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A *Path3D* is a mathematical object created from a sequence of position vectors of points on a curve. Once obtained a Path3D can be used to determine the triplet of vectors tangent, normal and binormal of the curve for each of those points. Each triplet can then be used as a local system coordinate. You could set, for example, the camera direction to the normal as it follows the curve.

A *Path3D* object is simple to construct as follows

```
var points = [v1, v2, ..., vn]; // array of Vector3
var path3d = new BABYLON.Path3D(points);
```

You can then get the array of tangents, normals and binormals as follows

```
var tangents = path3D.getTangents();
var normals = path3D.getNormals();
var binormals = path3D.getBinormals();
```

each element of the arrays is a *Vector3* .

Please zoom in and rotate : tangents in red, normals in blue, binormal in green.

Notice, in the next exxample, how the the triplets slightly rotate when the curve goes more into depth.

Whilst at any point on the curve there is only one tangent there can be an infinite number of normals and hence binormals. If the default one does not suit you it is possible to set the normal direction

As well as *getTangents*, *getNormals* and *getBinormals* there are three other methods of *Path3D*.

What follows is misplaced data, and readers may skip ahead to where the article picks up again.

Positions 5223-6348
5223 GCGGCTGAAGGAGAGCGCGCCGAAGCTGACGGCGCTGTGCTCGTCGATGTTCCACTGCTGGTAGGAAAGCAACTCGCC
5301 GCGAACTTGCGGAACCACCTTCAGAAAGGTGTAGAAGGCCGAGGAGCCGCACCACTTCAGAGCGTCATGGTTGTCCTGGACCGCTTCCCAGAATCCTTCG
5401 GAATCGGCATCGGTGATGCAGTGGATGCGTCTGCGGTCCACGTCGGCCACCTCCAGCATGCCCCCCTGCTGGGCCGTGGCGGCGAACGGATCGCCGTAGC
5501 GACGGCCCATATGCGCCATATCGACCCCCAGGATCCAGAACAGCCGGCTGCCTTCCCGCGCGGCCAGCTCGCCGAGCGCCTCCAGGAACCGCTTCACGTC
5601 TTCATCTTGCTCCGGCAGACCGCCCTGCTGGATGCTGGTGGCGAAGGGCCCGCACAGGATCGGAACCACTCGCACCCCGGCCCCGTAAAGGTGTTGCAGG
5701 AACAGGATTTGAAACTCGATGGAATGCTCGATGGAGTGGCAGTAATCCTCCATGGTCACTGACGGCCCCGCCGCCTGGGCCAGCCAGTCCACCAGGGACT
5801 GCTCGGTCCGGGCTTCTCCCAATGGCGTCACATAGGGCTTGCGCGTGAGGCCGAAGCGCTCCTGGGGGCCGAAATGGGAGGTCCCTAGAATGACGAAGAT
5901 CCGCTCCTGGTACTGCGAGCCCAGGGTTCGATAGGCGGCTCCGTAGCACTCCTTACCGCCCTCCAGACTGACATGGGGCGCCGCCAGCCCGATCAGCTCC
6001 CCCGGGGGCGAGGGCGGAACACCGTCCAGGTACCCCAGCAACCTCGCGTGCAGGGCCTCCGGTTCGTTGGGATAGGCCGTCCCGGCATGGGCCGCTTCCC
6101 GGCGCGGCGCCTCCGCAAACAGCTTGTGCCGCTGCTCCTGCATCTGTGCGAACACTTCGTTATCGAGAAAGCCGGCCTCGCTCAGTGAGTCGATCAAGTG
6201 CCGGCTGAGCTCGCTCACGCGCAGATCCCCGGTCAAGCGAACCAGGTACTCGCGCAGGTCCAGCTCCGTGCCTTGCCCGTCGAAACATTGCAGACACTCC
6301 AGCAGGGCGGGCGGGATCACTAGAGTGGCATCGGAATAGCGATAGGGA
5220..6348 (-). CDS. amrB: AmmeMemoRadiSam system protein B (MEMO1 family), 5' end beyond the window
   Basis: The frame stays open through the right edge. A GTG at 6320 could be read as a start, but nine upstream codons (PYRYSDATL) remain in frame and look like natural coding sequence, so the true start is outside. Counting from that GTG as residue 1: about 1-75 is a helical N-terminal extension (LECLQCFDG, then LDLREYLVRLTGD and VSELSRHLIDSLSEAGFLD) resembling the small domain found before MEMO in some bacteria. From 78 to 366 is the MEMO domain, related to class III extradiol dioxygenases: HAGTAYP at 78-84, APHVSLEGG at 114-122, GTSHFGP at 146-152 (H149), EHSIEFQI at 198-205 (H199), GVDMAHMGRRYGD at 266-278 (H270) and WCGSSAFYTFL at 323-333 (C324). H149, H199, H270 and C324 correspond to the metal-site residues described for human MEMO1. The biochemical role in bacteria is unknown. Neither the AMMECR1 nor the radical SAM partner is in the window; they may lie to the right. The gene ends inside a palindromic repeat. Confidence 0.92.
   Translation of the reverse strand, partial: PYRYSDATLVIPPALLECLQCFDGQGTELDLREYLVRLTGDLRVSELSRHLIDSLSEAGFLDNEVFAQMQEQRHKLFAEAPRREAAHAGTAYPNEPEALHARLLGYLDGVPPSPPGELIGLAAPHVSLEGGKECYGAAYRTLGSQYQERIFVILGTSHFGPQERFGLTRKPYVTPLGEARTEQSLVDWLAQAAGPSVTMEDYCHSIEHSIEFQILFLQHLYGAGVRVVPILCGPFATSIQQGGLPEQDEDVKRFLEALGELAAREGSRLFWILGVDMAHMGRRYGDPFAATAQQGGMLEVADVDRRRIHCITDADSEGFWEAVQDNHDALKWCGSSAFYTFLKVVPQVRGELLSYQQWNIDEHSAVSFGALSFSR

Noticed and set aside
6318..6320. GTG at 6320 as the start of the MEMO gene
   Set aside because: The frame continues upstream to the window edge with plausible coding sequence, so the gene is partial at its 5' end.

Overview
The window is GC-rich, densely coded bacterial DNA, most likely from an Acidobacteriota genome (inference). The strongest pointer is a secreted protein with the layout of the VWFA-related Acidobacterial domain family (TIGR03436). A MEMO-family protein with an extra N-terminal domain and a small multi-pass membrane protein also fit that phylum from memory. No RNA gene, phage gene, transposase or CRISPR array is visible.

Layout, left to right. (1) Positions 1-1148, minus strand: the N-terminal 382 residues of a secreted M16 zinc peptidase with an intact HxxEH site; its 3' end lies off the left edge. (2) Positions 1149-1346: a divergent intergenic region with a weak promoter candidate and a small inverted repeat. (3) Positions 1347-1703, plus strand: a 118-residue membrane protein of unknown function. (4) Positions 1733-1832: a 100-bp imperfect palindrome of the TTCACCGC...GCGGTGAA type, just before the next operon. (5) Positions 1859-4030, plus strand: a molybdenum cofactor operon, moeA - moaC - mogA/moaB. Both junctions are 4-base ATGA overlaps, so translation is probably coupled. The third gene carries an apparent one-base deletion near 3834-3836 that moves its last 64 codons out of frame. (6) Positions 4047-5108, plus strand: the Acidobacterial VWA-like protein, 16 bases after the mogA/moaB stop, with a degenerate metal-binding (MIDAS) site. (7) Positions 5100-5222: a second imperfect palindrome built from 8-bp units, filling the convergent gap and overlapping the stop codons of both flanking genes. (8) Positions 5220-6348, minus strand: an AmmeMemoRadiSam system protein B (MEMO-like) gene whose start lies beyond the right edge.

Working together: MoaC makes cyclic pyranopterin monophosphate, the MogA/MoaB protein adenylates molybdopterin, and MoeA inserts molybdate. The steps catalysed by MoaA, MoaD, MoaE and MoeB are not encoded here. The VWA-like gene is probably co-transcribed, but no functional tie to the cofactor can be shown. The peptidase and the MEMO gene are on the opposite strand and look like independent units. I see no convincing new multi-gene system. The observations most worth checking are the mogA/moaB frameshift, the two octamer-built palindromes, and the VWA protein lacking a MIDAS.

The *getCurve* method returns a copy of the initial *Vector3* array given to create the path3D object.

```
var curvePoints = path3d.getCurve();
```

The *getDistances* method returns an array of distances from one curve point to the next in order of points and with 0 being the first distance.

For the array of points [(1, 2, 1), (4, 8, 3)] the array of distances is [0, 7].

```
var distances = path3d.getDistances();
```

In order to avoid memory re-allocation (when in the render loop for example) since the given *points* array is internally copied, you can update an existing *Path3D* object with its *update()* method.

```
var points1 = [v1, v2, ..., vn]; // array of Vector3
var path3d = new BABYLON.Path3D(points1);
var points2 = [u1, u2, ..., un]; // another array of Vector3
path3D.update(points2);
```

Tangents, normals and bi-normals are thus recomputed for this new path.

For any vector there are an infinite number of vectors at right angles to it.

In creating a *Path3D* object Babylon.js assigns a default direction for the normal. If you want to set the direction of the normal yourself, you need to pass a vector for a second parameter to *Path3D* on creation or on update.

```
var initialVector = new BABYLON.Vector3(0, 1, 0);
var otherVector = new BABYLON.Vector3(0, 0, 1);
var points = [v1, v2, ..., vn]; // array of Vector3
var path3d = new BABYLON.Path3D(points, initialVector);
// do stuff ...
path3d.update(points, otherVector);
```

The normal will be the projection of your parameter vector onto the plane orthogonal to the tangent at the point position.

As can been in the diagram below, when the parameter is a vertical vector (black), this is projected onto the plane orthoganal to the tangent vector (red) to form the normal (green).

The playground example shows what happens as the vector setting the normal direction is rotated.

How To Create Parametric Shapes